Mum who joined gym to lose weight ends up being crowned world’s strongest woman07/24/2019
Andrea Thompson, a 36-year-old National Vocational Qualification assessor, lives in Melton, Suffolk, with her docker husband Stephen, 42, and daughters Olivia, 10, and Violet, seven.
When I walk into the weights area of a gym, I’m often greeted with sceptical looks. As a 5ft 5in woman, I’m not expected to be strong.
So when I pick up a 235kg barbell – twice my body weight – there are often a few jaws on the floor.
The truth is, I’m officially the world’s strongest woman, and can lift the equivalent of a pygmy hippopotamus.
But I haven’t always been athletic. Until a few years ago, I’d never really thought about what my body could do.
I’ve always struggled with my size, so when my sister announced she was getting married and asked me to be her bridesmaid, we decided to lose weight together.
At the time I was feeling quite lost. My daughters were both young, I hadn’t gone back to work and I was very overweight. We joined a Crossfit gym. I was apprehensive but at my first session there were lots of new members, which put me at ease. I loved the combination of weightlifting and cardio exercise. By the wedding I’d lost four stone.
I also found I had a natural talent for lifting weights. In one class, we had to lift a barbell from the floor above our heads 30 times. I did it in less than five minutes. The instructor was amazed. They’d never seen a woman do it so quickly and suggested I take up weight training.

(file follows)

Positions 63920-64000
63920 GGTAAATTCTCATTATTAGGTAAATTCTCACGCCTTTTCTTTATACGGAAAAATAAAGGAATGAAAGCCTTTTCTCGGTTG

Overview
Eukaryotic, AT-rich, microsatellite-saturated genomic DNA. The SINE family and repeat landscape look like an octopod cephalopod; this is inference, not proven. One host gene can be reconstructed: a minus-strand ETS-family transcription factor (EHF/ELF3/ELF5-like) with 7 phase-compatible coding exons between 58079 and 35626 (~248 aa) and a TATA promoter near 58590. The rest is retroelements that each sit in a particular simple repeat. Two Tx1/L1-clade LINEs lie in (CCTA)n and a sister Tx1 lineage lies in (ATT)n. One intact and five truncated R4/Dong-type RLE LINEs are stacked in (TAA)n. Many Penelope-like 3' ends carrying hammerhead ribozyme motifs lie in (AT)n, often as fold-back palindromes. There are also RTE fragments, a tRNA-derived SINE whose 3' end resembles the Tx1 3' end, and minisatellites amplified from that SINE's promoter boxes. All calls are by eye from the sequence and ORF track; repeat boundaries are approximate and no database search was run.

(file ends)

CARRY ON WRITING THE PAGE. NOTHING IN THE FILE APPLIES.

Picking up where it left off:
I found a local trainer and told him I wanted to enter strong woman competitions. He said Britain’s Strongest Woman was weeks away and I signed up.
He warned me some of his clients had been training for months but I wasn’t deterred. Six weeks later I competed to be Britain’s Strongest Woman, with my mum and husband cheering on the sidelines. As the scores racked up, I realised I wasn’t doing too badly. But I couldn’t believe it when I came third.
Now I wanted to compete more and more. For the first time in my life, I liked my body. Instead of focusing on what I looked like, I started to realise the incredible things my body could do.
Over the next few years, I won Britain’s Strongest Woman three times and, in 2018, set my sights on the World’s Strongest Woman competition.
That December, I flew to America for the contest. The first event involved lifting three different weights in as short a time as possible – the heaviest was 235kg, the weight of a pygmy hippo.
The following day, I did a sandbag throw – throwing a weighted sack over a 4-metre post. Next, I had to lift a series of heavy objects over my head, including a 100kg axle and a 90kg log.
The final day saw the most gruelling event. I would have to run for 20m carrying a yoke weighing 270kg, then add a 100kg sandbag and do it again.
As I heaved the yoke onto my shoulders, every muscle was pushed to the limit. But I finished with the quickest time and to my delight, was crowned world’s strongest woman. My family were so proud of me.
The soft and squishy body is gone. Instead, I’m muscular and toned.
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